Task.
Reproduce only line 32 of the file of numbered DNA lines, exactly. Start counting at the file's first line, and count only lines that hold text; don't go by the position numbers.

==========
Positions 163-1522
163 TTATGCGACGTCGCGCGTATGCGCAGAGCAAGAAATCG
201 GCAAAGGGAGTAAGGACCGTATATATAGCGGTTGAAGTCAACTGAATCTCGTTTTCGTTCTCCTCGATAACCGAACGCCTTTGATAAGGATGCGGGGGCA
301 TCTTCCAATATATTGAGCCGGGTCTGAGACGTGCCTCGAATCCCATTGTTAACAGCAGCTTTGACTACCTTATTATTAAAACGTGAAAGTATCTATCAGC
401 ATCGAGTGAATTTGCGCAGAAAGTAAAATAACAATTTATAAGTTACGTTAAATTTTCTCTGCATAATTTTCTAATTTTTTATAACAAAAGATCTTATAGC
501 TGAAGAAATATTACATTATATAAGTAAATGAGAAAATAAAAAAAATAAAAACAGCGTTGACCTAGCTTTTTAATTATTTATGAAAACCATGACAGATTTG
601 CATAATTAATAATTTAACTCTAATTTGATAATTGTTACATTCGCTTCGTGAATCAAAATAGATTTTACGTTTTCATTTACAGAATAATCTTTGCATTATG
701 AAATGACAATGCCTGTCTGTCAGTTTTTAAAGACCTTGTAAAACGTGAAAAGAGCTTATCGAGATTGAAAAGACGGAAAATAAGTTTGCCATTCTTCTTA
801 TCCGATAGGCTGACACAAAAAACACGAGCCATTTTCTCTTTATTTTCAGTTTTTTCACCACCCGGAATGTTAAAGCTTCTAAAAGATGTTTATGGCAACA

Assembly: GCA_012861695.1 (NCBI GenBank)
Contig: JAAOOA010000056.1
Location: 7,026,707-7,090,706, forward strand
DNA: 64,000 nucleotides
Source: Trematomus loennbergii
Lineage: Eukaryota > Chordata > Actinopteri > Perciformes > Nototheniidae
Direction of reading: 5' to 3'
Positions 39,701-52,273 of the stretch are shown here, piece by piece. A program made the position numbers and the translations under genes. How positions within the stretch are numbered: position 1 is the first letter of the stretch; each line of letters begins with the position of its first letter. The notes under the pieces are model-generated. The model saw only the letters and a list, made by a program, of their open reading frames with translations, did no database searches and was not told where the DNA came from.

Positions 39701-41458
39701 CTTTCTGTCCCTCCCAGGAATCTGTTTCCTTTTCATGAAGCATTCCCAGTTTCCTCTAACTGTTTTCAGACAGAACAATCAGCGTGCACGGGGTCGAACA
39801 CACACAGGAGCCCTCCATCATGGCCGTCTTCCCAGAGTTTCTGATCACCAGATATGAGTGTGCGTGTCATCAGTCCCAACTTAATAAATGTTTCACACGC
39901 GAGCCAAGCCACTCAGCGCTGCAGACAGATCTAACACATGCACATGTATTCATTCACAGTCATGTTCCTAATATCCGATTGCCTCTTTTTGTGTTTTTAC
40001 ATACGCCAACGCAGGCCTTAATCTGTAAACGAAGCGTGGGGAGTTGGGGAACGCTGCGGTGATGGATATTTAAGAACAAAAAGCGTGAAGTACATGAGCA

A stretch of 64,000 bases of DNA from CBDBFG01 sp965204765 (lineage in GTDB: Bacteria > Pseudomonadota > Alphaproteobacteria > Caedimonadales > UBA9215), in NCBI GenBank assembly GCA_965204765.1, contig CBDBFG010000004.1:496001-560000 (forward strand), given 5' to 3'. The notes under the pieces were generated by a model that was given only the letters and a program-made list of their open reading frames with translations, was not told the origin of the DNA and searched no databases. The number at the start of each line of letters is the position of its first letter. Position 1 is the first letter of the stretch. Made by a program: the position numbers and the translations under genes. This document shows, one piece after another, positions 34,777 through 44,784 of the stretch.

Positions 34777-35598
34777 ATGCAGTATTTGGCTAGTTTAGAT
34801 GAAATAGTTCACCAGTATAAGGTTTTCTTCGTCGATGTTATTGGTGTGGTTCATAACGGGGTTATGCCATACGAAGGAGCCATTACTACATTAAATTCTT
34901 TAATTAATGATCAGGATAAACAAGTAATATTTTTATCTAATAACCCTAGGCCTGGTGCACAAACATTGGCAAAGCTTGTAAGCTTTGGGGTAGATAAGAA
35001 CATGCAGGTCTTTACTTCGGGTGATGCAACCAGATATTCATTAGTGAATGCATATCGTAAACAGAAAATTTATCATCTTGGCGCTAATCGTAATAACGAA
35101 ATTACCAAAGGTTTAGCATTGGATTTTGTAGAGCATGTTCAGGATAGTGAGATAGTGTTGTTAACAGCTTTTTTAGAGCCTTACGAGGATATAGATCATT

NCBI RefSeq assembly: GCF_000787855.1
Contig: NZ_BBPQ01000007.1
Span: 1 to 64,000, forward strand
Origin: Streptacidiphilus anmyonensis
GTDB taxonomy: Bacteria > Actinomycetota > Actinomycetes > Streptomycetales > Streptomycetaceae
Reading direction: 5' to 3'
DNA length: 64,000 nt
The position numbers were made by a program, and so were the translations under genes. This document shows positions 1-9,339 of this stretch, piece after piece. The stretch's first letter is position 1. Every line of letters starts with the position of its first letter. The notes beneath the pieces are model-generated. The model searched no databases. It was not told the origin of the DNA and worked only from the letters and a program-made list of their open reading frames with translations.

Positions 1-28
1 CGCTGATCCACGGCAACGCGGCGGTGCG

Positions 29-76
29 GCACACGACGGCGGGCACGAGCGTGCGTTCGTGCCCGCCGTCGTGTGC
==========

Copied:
Span: 1 to 64,000, forward strand